ARCA biopharma, Inc. (NASDAQ:ABIO) is a clinical-stage biopharmaceutical company that has been destroying shareholder value for decades and recently failed in its COVID treatment program. Around this time, an activist Cable Car Capital began aggressively buying shares and has so far amassed 15.2% stake, while call advice to stop spending money on new developments, minimize operating expenses and explore strategic alternatives. A few days later, the council established a special committee to assess strategic options for maximizing shareholder value. ABIO is currently trading at $2.35/share versus $3.19/share net cash (after deducting all liabilities). The biggest risk is that the board decides to pursue development of its remaining drug and further erode shareholder value. However, the activist’s confidence and aggressive stock buying is a positive signal.
Balance sheet with the latest Q1 results:
The history of ABIO
ARCA biopharma is a classic example of how to destroy shareholder value by pouring funds into the same drug development program for decades with a slightly updated/modified story each time.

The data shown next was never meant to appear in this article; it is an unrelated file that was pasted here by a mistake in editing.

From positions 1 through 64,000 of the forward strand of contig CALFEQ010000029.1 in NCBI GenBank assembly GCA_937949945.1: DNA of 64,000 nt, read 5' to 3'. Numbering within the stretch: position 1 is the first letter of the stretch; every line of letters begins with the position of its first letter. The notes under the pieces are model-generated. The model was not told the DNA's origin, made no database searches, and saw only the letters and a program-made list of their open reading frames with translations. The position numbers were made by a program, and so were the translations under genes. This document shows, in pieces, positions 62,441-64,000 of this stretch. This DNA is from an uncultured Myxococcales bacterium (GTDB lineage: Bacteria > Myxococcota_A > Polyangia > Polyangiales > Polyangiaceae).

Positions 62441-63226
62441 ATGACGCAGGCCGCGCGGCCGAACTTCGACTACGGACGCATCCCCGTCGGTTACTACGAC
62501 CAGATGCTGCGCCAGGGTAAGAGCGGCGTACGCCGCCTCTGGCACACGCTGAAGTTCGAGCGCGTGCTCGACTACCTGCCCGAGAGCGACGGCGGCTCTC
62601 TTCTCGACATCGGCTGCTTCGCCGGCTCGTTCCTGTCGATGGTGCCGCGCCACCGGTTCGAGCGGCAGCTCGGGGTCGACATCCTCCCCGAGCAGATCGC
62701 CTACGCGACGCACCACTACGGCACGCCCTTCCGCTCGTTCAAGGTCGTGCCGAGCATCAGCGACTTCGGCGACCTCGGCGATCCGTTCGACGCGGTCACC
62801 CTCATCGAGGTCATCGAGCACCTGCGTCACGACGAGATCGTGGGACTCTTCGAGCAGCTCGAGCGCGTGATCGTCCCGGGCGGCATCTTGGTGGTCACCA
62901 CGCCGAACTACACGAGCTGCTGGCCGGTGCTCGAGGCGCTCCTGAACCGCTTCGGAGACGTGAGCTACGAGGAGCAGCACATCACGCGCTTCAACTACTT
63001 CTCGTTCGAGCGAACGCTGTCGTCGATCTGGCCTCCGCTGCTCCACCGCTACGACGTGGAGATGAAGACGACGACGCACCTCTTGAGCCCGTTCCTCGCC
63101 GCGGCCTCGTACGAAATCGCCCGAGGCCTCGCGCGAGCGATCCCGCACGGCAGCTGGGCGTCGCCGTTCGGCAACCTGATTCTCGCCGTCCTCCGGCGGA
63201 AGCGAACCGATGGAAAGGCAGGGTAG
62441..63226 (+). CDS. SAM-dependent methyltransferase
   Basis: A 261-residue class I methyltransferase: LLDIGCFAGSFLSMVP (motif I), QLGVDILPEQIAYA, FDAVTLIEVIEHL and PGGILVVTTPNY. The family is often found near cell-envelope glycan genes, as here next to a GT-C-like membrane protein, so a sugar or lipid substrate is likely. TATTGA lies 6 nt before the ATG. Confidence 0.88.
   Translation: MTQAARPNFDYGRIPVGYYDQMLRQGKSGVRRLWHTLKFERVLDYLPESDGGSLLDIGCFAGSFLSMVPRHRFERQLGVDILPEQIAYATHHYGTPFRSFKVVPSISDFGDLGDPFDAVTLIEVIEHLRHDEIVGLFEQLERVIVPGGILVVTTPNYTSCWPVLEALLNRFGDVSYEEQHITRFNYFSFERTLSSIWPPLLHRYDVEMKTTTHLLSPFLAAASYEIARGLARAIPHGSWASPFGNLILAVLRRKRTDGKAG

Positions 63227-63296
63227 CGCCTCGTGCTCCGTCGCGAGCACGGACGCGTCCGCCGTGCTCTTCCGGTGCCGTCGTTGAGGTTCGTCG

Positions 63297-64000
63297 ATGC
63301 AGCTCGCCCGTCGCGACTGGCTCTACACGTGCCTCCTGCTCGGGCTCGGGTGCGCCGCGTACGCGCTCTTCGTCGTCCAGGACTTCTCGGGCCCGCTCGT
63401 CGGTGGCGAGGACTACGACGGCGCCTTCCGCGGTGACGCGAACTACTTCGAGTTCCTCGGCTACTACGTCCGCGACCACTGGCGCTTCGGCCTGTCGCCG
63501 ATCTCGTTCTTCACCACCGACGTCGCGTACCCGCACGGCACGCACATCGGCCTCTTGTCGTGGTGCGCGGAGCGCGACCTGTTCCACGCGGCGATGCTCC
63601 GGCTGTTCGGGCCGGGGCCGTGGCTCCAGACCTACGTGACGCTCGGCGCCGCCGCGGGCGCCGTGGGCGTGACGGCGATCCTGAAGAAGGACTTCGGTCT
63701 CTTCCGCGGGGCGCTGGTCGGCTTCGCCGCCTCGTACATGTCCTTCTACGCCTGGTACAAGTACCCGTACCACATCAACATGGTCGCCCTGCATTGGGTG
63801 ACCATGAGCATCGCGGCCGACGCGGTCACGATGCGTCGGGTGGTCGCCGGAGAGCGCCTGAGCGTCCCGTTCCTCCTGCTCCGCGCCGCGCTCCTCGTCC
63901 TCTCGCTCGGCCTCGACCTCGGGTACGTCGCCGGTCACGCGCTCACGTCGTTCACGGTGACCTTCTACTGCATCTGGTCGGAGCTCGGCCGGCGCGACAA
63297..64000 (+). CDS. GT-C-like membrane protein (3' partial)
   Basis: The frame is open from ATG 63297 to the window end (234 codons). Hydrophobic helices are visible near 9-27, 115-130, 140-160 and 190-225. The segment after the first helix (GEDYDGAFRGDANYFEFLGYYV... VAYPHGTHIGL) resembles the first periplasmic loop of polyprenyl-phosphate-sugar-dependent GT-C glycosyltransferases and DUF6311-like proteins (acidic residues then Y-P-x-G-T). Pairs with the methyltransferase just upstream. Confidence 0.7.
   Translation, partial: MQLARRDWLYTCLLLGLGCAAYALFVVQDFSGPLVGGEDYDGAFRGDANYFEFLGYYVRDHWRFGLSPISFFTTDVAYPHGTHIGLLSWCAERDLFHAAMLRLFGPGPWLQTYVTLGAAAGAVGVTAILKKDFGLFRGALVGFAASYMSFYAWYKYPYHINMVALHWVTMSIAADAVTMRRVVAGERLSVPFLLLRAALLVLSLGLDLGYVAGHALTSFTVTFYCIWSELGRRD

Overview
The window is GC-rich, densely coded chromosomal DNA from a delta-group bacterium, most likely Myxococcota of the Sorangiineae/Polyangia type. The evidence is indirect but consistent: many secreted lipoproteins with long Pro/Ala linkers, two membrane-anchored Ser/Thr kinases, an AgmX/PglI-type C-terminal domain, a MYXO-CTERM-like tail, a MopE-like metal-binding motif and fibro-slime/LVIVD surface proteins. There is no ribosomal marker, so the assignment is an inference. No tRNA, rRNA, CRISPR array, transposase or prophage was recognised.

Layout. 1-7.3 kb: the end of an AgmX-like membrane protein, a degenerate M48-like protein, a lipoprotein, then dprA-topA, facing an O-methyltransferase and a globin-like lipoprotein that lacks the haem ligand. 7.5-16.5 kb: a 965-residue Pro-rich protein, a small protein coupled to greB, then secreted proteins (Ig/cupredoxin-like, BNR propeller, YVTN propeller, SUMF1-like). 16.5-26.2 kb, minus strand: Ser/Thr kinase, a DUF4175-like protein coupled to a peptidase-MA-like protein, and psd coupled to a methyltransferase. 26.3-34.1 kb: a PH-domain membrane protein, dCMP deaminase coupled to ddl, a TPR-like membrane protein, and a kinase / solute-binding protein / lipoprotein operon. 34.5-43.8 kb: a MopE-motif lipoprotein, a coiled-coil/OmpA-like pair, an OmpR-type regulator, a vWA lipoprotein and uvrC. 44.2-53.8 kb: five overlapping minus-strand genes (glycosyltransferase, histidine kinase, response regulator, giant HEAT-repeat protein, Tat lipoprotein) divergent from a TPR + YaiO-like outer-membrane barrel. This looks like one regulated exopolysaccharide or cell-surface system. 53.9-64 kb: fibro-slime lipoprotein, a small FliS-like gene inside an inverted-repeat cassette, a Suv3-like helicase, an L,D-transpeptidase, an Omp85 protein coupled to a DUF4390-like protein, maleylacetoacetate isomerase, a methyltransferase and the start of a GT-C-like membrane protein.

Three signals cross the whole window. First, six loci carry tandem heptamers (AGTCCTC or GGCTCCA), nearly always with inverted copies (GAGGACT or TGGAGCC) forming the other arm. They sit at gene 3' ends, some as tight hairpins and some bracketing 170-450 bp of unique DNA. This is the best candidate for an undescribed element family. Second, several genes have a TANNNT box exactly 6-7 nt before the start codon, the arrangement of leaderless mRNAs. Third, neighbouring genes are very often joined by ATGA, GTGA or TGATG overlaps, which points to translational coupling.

The company’s lead/flagship drug in development has been Gencaro – a beta-blocker for the treatment of heart failure. The first studies (2003) did not yield positive results, so the company refocused on a narrower subset of treating mild/moderate heart failure. The NDA was rejected by the FDA in 2009. ABIO then decided to slightly modify the targeted therapy for patients with atrial fibrillation and left ventricular ejection fraction. New studies took years when finally, in 2018, the company failed its phase 2b trial. The ABIO has done the rounds one last time and again refocused on a subset of patients (atrial fibrillation) who have genetically defined heart failure. New phase 2b study was released on March 19 and the company was successful in obtaining a SPA (special assessment protocol) from the FDA, which means that if certain specific endpoints are met during the phase 3 trial, the treatment would be more likely to be approved (although not guaranteed).
However, Gencaro, the phase 3 trial did not start in 2020, and once COVID-19 hit, the company decided to pursue the newly presented opportunity. ABIO announced a new COVID development program in May 2020 and the stock skyrocketed from $3.8/share to $20/share, but then quickly fell back as management began issuing highly dilutive stock, increasing the number of shares by 10 in one year. Gencaro’s atrial fibrillation trial has taken a back seat and the company has become very active in printing its PRs related to COVID treatment.
Almost 2 years later, on March 31, 2022, ABIO finally announcement that the drug in the COVID development program failed the phase 2b trial and showed no significant improvement from standard of care. No further studies for COVID treatment will be performed. In the announcement, ABIO also noted that “the company is currently evaluating options for the development of its assets, including partnership and other strategic options.”